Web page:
Would-Be Candidate Calls Fee Unfair

Adam Boltik is a junior at the College of William and Mary.
Adam Boltik is a junior at the College of William and Mary. (Courtesy Adam Boltik - Courtesy Adam Boltik)
By Bill Turque
Washington Post Staff Writer
Sunday, February 18, 2007

Adam Boltik was an Eagle Scout who grew up believing in Ronald Reagan, lower taxes and getting people off welfare.

He also thought that even at age 21, he had something to offer as a candidate for the Springfield seat on the Fairfax County Board of Supervisors. On his campaign Web site, the College of William and Mary junior said Springfield "can benefit from a representative with youthful vigor, and the tenacity required to strike compromises with a Democrat-controlled Board."

But Boltik encountered an obstacle that neither Reaganite optimism nor youthful vigor could overcome: the $1,180 filing fee for a spot on the 2007 Republican primary ballot. The economics and international relations major said the steep fee puts the race beyond his means.

Virginia law requires primary candidates for local office to put up 2 percent of the position's annual salary -- along with signatures of 125 qualified voters -- to compete. Supervisors make $59,000, rising to $75,000 next year.

Maryland and the District have no such requirements. Maryland charges a $25 fee for county offices. The District asks for signatures only.

"Personally, I don't think it's fair," said Boltik, the son of a retired Air Force officer and a 2004 graduate of West Springfield High School. "It almost acts as a limit on who is able to run in the first place."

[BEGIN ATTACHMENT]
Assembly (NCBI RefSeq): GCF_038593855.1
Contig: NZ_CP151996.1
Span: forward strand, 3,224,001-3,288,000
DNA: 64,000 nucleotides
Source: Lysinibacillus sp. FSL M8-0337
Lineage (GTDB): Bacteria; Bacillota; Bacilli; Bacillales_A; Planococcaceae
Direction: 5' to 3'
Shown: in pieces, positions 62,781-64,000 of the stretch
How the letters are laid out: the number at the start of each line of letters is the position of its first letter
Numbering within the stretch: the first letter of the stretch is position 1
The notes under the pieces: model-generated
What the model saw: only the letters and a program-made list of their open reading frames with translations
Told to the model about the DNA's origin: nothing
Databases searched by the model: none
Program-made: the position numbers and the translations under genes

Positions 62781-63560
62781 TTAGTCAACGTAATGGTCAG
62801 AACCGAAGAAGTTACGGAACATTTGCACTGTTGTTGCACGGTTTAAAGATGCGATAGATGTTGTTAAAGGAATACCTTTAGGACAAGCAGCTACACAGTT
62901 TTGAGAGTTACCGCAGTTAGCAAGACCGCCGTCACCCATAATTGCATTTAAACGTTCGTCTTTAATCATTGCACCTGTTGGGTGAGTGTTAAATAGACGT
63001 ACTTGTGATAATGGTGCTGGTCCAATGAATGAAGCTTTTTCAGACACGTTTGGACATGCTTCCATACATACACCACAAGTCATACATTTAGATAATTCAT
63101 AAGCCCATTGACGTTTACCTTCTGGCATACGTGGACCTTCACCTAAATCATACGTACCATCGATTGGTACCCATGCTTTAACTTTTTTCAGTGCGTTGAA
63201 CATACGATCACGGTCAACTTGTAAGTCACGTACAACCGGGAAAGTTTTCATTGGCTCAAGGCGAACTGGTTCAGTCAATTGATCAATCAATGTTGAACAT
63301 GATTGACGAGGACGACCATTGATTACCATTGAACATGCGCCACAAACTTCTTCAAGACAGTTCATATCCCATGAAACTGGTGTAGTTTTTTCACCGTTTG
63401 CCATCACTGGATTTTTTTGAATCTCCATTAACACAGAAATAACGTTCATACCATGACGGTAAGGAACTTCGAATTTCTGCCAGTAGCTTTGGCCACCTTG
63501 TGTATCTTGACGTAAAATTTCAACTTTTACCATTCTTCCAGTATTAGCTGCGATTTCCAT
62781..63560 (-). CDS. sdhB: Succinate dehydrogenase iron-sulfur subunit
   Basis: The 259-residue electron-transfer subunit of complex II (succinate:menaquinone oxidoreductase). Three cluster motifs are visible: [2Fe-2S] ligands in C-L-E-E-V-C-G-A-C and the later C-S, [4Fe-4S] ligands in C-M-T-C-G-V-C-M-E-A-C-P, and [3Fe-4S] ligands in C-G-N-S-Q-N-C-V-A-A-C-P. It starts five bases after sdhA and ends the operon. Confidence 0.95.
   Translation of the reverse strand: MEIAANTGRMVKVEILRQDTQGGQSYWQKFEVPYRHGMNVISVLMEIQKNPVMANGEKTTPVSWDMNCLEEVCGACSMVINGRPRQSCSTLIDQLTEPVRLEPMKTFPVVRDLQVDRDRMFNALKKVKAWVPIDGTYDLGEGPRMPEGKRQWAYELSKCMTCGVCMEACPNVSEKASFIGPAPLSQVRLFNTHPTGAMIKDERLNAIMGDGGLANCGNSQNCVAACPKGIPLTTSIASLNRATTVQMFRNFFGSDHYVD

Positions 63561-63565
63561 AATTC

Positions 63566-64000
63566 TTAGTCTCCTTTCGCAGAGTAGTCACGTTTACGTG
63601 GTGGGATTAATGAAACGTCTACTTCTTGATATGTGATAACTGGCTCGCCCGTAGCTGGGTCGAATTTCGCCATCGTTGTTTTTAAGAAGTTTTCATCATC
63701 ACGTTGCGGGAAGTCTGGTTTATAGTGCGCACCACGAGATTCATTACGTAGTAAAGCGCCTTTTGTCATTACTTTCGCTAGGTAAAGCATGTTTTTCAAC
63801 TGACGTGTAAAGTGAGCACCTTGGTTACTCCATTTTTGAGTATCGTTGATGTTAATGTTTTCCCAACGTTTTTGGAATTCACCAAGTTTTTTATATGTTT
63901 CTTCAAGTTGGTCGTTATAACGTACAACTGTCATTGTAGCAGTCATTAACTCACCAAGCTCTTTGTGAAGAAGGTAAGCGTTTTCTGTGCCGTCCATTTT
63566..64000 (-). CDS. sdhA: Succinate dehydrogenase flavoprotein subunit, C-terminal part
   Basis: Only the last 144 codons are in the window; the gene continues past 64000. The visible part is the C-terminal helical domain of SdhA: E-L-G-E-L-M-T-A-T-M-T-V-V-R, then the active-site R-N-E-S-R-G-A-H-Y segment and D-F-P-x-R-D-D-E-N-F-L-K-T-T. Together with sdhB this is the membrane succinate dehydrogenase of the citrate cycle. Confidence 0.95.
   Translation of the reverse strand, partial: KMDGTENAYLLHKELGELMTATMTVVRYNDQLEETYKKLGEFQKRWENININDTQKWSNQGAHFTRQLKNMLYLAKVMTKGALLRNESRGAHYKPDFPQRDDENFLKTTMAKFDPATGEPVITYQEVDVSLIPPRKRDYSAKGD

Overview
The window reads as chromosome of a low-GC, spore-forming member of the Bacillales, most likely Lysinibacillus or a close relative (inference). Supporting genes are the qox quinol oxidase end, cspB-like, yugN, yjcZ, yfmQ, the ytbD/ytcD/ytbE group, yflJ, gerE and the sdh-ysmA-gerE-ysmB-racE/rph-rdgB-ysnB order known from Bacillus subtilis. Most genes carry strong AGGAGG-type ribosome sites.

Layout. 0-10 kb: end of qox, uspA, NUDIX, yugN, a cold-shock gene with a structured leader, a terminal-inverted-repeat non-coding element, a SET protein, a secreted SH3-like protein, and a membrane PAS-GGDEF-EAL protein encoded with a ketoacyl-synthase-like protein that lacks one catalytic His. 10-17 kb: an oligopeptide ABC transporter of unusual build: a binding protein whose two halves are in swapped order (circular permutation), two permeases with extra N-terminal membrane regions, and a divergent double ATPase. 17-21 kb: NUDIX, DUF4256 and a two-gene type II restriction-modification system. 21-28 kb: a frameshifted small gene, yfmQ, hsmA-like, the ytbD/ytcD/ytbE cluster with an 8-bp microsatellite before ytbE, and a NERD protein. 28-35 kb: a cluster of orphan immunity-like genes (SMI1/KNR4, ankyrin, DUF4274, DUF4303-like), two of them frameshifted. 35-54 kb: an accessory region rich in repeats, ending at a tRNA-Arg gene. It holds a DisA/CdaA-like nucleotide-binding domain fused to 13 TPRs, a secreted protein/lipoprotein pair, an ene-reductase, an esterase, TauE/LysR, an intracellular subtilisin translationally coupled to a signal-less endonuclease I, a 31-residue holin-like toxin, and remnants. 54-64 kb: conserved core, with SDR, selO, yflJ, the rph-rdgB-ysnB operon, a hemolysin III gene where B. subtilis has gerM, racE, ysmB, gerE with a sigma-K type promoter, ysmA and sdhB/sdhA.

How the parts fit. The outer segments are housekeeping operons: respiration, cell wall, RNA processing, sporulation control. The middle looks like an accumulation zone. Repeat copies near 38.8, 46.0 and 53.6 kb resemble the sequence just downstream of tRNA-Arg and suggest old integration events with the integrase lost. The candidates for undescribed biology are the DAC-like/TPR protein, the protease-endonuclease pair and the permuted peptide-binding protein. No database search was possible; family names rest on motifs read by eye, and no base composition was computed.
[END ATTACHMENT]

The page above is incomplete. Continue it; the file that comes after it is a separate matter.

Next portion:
The official rationale for the fee is that it generates revenue to help defray the costs of a primary election. But the sums collected from candidates don't come close to underwriting even a primary in a single magisterial district such as Springfield, where polling places in 25 precincts would have to be opened and staffed.

As a practical matter, the fees are aimed at keeping ballots from getting too long.

About two-thirds of states charge filing fees, and Virginia's is "one of the highest in the country," according to Richard Winger, editor and publisher of Ballot Access News, a San Francisco-based publication that monitors election laws.

Fairfax politicians are sympathetic. "Adam's exuberance is to be commended," said Eric Lundberg, the county GOP chairman.

Others point out that if Boltik can't afford the filing fee, it's difficult to see how he could mount a serious campaign for a supervisor's seat.

"I bet everyone will spend $100,000 or darn close to it," said Supervisor Elaine McConnell (R-Springfield), the six-term incumbent. "If people can't financially raise $1,200 for a filing fee, are they going to be able to maintain a campaign?"

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